I know a lot us believe we should pronounce Final Fantasy characters “the Japanese way”. The characters originate from Japan, after all. I guess, if that’s how they pronounce it, that should settle it, right?
In this guide, some of the words are as we expect to sound (i.e. “Gogo”). Others are a bit less intuitive (i.e. Rufus Shinra – “Roo-fows” instead of “Roo-fuss”). Two notable pronunciations are “Tifa” and “Tidus”, pronounced as “Tee-fa” and “Tee-dus”, respectively.
Once you understand the symbology behind Tidus, it’s easier to understand and accept the pronunciation. Still, we’re inclined to think of Titus, which is Latin in origin. And I guess thanks to Dissidia 012 Final Fantasy, “Tee-dus” is now canon (unless that game is not canon). But should we pronounce Tidus as “Tee-dus”? And why should it?
And what about Tifa, which sounds like a shortened version of “Tiffany”. “Tee-fa” is now canon due to the Final Fantasy VII Compilation. But why should we call her “Tee-Fa”? That sounds like…well, Engrish.
Isn’t it interesting that so many of us from Western backgrounds are very adamant about this? From a Western standpoint, if you take the word “tin” and you take the word “tea”, one’s got an “i” and one’s got an “e”. Logically, according to Western languages that are variants of Latin, it should follow for “Tifa” to be pronounced “(T)-if-a”.
I guess there are some exceptions to the rule, like the Italian-based Solfège (🎼”do-re-mi-fa-so-la-ti-da”). But, like “Psychotic” says, I can’t think of any words that begin with “ti” but pronounced “tea”. Look through the dictionary, and you’ll see an overwhelming amount of “ti” words that sound like “ty” or “tie” (“tidy” “tight” “tigers”
get “tired”, etc).
Why does Tidus sound like this? Because in Japan, the i sound is pronounce like an “ee”.
The letter “i” almost always represents a sound quite like the American “ee” in “feet”, not “i” in “fit”. I said “almost”. There is one minor exception, which will be explained later.
In English, the “i” in “sit” and the “i” in “site” represent quite different vowels. This type of wild variation never occurs in Japanese.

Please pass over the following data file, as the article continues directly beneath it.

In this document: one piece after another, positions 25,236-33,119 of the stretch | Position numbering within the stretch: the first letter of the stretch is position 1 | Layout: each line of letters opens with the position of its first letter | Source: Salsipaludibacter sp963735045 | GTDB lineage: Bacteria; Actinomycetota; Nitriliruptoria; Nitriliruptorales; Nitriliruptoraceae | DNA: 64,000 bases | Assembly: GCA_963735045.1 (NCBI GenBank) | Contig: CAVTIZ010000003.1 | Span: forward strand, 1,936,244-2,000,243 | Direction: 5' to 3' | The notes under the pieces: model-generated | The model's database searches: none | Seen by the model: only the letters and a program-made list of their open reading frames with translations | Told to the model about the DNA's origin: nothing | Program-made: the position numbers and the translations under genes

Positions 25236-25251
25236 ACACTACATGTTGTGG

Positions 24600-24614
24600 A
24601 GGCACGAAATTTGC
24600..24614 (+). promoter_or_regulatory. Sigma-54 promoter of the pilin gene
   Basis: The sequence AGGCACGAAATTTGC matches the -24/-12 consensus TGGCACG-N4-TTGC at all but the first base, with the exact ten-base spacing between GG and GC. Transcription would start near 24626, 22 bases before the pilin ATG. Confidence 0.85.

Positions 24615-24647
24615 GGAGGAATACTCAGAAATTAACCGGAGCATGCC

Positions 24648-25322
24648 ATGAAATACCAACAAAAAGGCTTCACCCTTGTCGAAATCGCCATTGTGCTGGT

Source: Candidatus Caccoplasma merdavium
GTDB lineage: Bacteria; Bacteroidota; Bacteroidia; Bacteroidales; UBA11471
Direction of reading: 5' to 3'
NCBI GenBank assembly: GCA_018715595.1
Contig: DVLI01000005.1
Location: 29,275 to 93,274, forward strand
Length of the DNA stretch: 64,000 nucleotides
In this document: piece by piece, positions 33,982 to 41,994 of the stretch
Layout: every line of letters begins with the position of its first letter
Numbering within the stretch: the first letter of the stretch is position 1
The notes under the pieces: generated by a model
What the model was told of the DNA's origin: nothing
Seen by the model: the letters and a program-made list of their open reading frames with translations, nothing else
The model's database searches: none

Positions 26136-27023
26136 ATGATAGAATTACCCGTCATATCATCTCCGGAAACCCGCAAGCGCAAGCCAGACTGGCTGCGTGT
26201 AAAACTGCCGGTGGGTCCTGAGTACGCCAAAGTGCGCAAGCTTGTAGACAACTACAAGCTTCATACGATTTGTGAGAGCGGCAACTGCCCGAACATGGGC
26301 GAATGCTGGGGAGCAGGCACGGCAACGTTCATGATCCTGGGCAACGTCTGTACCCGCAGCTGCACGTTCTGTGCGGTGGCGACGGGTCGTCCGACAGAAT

They say “pee-zza”; we do too. They don’t say “Ty-dus”, because the Japanese language doesn’t have that type of variation.
The basic units of the Japanese writing system are syllables. Standard Japanese uses 100 distinct syllables. Of these, 5 are single vowels, 62 are consonants combined with a vowel, and 53 are consonants combined with ‘y’ plus a vowel.
We have a much greater depth of variation in English due to loan words. So why not appreciate the full scope of how we pronounce words?
It gets even more specific. For example, how do you pronounce “Ramuh”? We think it should be “Rah-moo”. I’ve been saying “Rah-mah” for years. Why? Probably because the “muh” sounds like the “ma” in “much” (“muh” noodles…Ra-“muh” noodles). But the Japanese pronounce “u” sounds as “oo”. So the “muh” sounds like “moo”. Same with “Ba-ha-moot”. I’m always going to say “Ba-ha-maat” due to habit. Ifrit is “Ee-freet”, but those “i”s, especially the capitalized “I” at the beginning tempts our sensibilities otherwise.
The Japanese say “Tee-dus” and Westerners say “Ty-dus”. But the irony is that Tidus looks like a Western Eurasian, more evidence he had a Western design. So it’s most likely they gave him a Western name. Yet they pronounced it the Japanese way. Why? Well, that’s really the only way they know. It works for them and it’s fine.
I can’t help but think we’re conceding to Japanese pronunciations of Western translations.
Whatever happened to calling out Engrish?
Which is essentially what it is.
They are pronouncing English names the Japanese way because this is how their language is (nothing wrong with it). By accepting their pronunciation as the correct one, we’re now the ones who are essentially speaking…Engrish.
Maybe we should think about words/names like “Tidus” in the same way we think of “read”. Depending on whether it’s past or present tense, it could pronounce it as “red” (past tense) and “reed” (future tense). In the past you have “red” something, in the future, you will “reed” something. Maybe we can do the same for Tidus. Depending on the Westerner or Japanese speaker, it can be “Ty-dus” and “Tee-dus” respectively. Whichever you’re most comfortable with should determine this.
But in truth, go with whatever way you want to pronounce it. I’d say no harm, no foul. When in Rome, do as the Romans do…who also play Final Fantasy and are big fans of Japanese pronunciations.
As for Aerith and Aeris? Well, I won’t start on this one. That’s a story for another day.